Tuesday, 5 August 2008

Painting Tutorial: Dark Angel Space Marine

[7 Aug: I found out the pictures were much too dark on CRT monitors, and some people (including me, on another computer!) couldn't see the difference between the black and the green... Ooops... :) Anyway! Now I've tweaked the brightness and contrast and uploaded new pictures, so hopefully they will make a little more sense for those of you with darker displays. Please let me know if you still have problems with the pictures!

Because of my love for the Dark Angels, I've always used their Codex. But I haven't painted my marines as Dark Angels. Instead, I've made up a few Successor Chapters during the years. Why? The paints! Both Dark Angels Green and Blood Red gives lousy coverage on a black undercoat, and I just couldn't be bothered with thinning the paint and painting 17 layers on each miniature.

Even so, with my own colour schemes, I've never finished an army. I've always tweaked the color scheme, or changed the chapter symbol, etc, etc... Now though, I've finally decided to paint actual Dark Angels, thanks to the Foundation Paints.

The Foundation Paints are awesome, and the two main colours I use are Orkhide Shade and Mechrite Red. Orkhide Shade covers black in one coat. Mechrite Red doesn't cover as good, but it still only needs two coats.

I won't go into detail on different techniques, as it is beyond the scope of this tutorial. If you do not already know what Drybrushing is, for example, I sincerely recommend the book How to Paint Citadel Miniatures from Games Workshop. It explains all these techniques better than I ever could.

Please note that this tutorial is about painting an army, not winning painting competitions. I'm not even close to a Golden Daemon standard miniatures painter, and neither do I aspire to be one. The important thing for me with my miniatures is that they look good on the table, and that means they only have to look good at arms length.

So, here is how I paint my Dark Angels, step by step:
  1. Undercoat
  2. Base coat
  3. Bolter casing
  4. Metal bits
  5. Chest eagle + skulls
  6. Purity seals
  7. Eye-lenses
  8. Touch-up
  9. Highlighting
  10. Shading metal bits + purity seals
  11. Finishing touches on purity seals
  12. The base

In this particular tutorial, I will not go through the chapter badge and company/unit markings. I paint all of these freehand, without any use of waterslide transfers, and they will get their own tutorial next month.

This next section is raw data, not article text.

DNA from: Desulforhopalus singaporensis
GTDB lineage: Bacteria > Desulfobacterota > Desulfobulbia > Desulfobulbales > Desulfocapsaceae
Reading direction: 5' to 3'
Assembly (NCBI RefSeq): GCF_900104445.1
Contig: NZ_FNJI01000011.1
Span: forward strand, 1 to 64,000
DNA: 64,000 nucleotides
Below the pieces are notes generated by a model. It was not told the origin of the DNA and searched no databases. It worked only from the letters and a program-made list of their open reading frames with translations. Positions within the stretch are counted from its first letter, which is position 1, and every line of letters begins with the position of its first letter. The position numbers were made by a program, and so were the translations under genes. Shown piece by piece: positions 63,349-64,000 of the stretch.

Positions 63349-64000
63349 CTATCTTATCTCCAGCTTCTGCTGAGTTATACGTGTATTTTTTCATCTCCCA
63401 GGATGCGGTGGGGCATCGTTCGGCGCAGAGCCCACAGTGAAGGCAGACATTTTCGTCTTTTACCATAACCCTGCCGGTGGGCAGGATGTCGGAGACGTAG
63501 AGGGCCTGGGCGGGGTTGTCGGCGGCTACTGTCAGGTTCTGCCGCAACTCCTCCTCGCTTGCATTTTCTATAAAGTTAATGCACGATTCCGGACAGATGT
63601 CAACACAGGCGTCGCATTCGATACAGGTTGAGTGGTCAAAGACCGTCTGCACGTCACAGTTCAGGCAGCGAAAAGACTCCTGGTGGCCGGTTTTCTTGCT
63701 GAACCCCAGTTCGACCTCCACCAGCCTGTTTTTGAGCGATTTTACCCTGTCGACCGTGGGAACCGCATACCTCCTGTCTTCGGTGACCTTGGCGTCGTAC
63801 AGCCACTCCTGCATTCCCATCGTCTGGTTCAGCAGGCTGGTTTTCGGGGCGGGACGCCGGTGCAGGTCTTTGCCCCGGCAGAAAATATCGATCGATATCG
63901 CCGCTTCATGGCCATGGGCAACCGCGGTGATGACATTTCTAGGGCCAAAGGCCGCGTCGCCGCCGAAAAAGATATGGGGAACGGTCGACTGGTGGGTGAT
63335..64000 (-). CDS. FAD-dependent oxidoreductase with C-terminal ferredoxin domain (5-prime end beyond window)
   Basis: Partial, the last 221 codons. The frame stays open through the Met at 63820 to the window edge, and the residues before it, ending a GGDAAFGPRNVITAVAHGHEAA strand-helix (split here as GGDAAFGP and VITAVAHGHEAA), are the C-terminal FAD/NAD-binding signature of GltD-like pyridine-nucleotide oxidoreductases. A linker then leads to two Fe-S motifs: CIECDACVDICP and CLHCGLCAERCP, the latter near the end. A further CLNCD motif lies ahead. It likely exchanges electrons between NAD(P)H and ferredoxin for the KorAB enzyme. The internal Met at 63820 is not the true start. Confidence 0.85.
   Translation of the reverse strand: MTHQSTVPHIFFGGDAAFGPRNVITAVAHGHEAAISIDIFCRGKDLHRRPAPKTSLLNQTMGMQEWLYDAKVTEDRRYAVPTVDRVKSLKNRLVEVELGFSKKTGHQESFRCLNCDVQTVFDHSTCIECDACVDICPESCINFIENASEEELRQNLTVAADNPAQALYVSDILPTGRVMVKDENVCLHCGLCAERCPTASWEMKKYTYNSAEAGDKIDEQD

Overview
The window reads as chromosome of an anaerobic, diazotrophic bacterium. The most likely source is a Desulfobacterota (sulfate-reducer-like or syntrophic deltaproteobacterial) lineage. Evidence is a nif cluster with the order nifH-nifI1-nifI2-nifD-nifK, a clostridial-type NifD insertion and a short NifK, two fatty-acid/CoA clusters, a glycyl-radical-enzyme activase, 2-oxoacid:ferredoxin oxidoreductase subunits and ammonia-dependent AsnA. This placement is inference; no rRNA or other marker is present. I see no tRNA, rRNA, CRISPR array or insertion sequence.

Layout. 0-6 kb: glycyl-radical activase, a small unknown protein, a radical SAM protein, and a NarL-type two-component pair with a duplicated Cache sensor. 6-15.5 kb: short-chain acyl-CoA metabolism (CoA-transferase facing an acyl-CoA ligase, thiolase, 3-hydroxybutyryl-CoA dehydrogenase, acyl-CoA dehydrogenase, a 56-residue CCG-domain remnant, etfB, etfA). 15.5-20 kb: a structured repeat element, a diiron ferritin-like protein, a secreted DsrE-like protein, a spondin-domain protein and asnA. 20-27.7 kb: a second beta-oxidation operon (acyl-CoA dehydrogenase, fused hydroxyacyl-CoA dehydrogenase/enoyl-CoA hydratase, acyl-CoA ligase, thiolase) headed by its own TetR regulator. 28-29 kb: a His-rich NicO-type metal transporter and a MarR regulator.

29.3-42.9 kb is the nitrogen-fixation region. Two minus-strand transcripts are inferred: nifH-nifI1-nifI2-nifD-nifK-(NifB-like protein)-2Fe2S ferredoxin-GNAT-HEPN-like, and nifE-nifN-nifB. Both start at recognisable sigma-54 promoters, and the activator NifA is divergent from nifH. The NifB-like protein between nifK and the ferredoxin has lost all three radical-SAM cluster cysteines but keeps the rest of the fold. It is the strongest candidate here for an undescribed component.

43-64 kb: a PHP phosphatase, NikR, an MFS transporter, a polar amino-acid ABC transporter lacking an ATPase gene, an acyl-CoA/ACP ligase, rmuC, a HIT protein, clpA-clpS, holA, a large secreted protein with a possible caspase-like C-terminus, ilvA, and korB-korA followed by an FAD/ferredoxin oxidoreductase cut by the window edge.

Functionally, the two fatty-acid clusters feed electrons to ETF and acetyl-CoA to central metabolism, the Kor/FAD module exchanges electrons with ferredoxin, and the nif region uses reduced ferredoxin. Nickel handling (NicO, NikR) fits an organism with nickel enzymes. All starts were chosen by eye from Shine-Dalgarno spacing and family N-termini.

Just a note on brushes and paints. Unless otherwise noted, all paints and brushes used in this tutorial are from Citadel/Games Workshop. You are, of course, free to use whatever painting supplies you like, but it's worth mentioning for the purpose of brush size, for instance.

Now, let's get down to business!

1. Undercoat

I use a black undercoat for my Dark Angels. As you will see later on, this creates almost all the shading I need. Nowadays I almost exclusively use Matt Black Primer from The Army Painter, but Games Workshop's Chaos Black will work just as well.

Black undercoat

I won't go into more detail, but I'll just mention that I always glue any basing material (sand, grit, etc) to the base before undercoating. The spray paint will help hold the material in place, so it doesn't come off during painting. After finishing the undercoat with some Chaos Back paint and a Standard brush from GW, filling in the areas missed by the spray, it's time for the base coat. Read on.

2. Base coat

Overbrushing is basically the same as drybrushing, but with more paint in the brush. By using this technique, you can still see the black in the recesses of the armour. The base coat is all Orkhide Shade, straight from the pot. I seldom thin my paints, and I almost never mix paints. For this step, I use a Standard brush.

Overbrushing with Orkhide Shade

Don't worry if you cover some of the detail up. When the marine is on the table with his brothers, no one will notice!

Overbrushing with Orkhide Shade

When finished, the marine should look something like this:

Base coat finished

3. Bolter casing

For this step, I use a Detail brush. I paint the casing of the bolter with Mechrite Red. Two coats will do nicely. Take care to let the black show in the recesses. But, again, if you cover some of the detail, don't worry about it.

Base coat: Bolter

When the Bolter is not attached to the arm (such as with some of the Dark Angels Upgrade bits), I usually don't glue it in place until after painting. This makes it easier to paint the chest of the marine. Remember to use a water based glue when you glue the Bolter in place, as plastic glue (poly cement) can dissolve and smear the paint, and super glue can leave ugly traces if you get it in the wrong place.

4. Metal bits

Using a Detail brush, I paint all metal areas with Boltgun Metal. This means most of the joints of the armour, plus exhausts on the backpack, etc.


Boltgun Metal on the metal bits